# Linear algebra, subspace.

1. Mar 3, 2008

### frasifrasi

The question I am looking at asks,

Let a be the vector (-1,2) in R^2. Is the set S = { x is in R^2 | x dot a = 0}
a subspace?

--> x and a are vectors...

Can anyone explain how to show this?

I was thinking that since the zero vector is in R^2, this must also be a subspace.

Thank you.

2. Mar 3, 2008

### quasar987

Since 0 is in S, you can't conclude that S that S is not a subspace.

Is it a subspace? To aswer this, you must show that S is closed under addition and scalar multiplication. It is pretty direct, try it.

3. Mar 3, 2008

### frasifrasi

Oh yes.
Ok, but how would I proceed.

Do i just look at 0 -- k(0) = (k0).

I am not sure how to apply the axiums, can you/someone demonstrate?

Thank you.

4. Mar 3, 2008

### quasar987

I'll do closure under addition for you.

Let x and y be in S. We want to show that x+y is in S also.

well (x+y) dot a = (x dot a) + (y dot a) = 0 + 0 = 0,

so x+y is in S!

(I used the distributivity property of the scalar product)

5. Mar 3, 2008

### frasifrasi

For the constant,

k(x dot a) = (kx dot a)
k(0) = 0
0 = 0

Is this the proper way?
Thanks for the help.

6. Mar 3, 2008

### quasar987

The exposition is not very logical.

Try again using my template.

"Let x be in S and k be a constant. We want to show...."

7. Mar 4, 2008

### HallsofIvy

Why do you keep looking at 0? Not only does just proving that 0 is in the set not prove it is a subspace, you don't need to prove that 0 is in the set!

You need to prove two things: the set is closed under addition and the set is closed under scalar multiplication.

Suppose u and v are two vectors such that $u\cdot a= 0$ and $v\cdot a= 0$ where a is a fixed vector. Can you prove that u+ v is also in that set- that $(u+v)\cdot a= 0$?

Suppose u is a vector such that $u\cdot a= 0[/tex] and [itex]\alpha$ is any real number. Can you prove that $\alpha$ is also in that set- that $\alpha u\cdot a= 0$?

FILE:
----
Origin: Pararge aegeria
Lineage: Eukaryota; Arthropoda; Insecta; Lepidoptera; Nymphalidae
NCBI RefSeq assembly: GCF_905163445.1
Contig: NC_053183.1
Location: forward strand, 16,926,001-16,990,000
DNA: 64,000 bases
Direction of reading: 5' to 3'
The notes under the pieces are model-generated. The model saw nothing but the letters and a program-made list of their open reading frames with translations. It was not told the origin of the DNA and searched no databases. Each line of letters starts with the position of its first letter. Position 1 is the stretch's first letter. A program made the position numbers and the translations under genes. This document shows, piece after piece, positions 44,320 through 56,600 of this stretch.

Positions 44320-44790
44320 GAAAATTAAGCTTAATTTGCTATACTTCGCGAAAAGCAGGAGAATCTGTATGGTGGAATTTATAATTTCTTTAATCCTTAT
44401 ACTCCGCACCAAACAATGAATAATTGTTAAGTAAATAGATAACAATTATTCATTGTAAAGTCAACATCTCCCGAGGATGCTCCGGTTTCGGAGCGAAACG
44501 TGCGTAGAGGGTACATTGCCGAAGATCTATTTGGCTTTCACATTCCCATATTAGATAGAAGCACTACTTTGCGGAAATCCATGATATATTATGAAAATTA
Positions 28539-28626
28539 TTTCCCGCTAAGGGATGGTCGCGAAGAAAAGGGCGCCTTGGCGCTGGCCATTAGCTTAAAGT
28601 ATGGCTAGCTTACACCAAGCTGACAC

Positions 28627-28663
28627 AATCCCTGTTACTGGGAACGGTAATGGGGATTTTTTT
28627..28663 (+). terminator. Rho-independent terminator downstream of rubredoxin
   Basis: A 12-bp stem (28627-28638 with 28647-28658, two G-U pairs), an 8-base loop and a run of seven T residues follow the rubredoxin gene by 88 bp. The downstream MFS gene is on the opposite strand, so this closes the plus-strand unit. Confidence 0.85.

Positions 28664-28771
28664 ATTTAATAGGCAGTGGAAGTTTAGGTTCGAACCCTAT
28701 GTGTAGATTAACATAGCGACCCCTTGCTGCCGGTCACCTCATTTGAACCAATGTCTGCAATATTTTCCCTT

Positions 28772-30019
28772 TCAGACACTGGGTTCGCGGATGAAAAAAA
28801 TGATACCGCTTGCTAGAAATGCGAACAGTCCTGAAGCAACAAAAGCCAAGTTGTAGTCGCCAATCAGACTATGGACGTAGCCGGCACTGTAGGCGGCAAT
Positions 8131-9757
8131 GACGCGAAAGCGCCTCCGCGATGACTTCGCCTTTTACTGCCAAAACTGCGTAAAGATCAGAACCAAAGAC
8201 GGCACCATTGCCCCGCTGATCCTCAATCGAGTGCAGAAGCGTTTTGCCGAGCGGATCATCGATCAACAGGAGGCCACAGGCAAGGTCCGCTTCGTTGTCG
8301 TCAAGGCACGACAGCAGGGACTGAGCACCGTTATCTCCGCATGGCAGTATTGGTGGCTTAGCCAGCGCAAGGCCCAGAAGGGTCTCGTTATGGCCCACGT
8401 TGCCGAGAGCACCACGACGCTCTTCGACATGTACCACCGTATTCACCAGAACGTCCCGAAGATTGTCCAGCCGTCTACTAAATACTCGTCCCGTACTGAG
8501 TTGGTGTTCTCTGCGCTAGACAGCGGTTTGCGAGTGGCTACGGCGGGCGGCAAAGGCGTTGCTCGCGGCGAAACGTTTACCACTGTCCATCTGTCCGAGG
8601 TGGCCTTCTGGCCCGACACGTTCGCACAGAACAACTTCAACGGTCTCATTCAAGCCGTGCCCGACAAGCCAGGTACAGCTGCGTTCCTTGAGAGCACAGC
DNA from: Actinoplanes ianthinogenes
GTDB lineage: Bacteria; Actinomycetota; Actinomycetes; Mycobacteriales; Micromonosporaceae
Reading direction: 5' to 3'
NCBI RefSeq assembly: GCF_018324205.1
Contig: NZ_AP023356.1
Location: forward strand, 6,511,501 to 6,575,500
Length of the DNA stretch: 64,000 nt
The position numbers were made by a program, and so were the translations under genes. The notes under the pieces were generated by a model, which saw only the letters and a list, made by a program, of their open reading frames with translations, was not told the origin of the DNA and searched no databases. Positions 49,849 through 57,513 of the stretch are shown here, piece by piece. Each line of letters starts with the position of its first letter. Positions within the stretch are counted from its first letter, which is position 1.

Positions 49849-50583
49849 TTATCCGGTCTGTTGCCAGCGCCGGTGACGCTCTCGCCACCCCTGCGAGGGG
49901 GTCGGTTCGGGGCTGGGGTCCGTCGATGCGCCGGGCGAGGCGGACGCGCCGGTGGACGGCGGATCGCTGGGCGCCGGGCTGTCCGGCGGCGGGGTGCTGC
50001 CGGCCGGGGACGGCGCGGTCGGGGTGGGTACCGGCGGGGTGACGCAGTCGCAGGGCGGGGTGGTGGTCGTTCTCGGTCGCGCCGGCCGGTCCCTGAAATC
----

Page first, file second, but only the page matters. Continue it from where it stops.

After you have proved the second of those, you don't need to prove 0 is in the set- it follows from the fact that 0v= 0 for any v.

8. Mar 4, 2008

### frasifrasi

so, au dot a = 0

u dot a = 0
so, u(0) = 0.

Is that enough?

thank you for the patience everyone.

9. Mar 4, 2008

### HallsofIvy

I have no idea what you mean by this. You started with a a vector so I don't know what you mean by "au dot a= 0". Did you accidently also use a to mean a number?

What do you mean by u(0)? u is a vector, not a function.

If I try to translate, I get "If ku dot a= 0, then u dot a= 0".
That's exactly the opposite of what I suggested: Show that if u dot a= 0, then ku dot a= 0 for any real number k.

And, of course, you must prove that if u dot a= 0 and u dot v= 0, then (u+ v) dot a= 0.

10. Mar 4, 2008

### frasifrasi

like the poster above mentioned,

(u+v) dot a = 0
then

(u dot a) + (v dot a) = 0
0 + 0 = 0 so, that is closed under addition.

For scalar multiplication, yes I meant k:

k(u dot a) = k.0 = 0

ku dot a = k.0 = 0

Is this the right way to prove it?

11. Mar 4, 2008

### quasar987

Maybe you understand, but I wouldn't know because your exposition lacks words or at least "<==>" symbols for it to make any sense.

In your proof of scalar multiplication, the critical part of the proof is the fact that ku dot a = k(u dot a). I see you nowhere make that connection explicitely.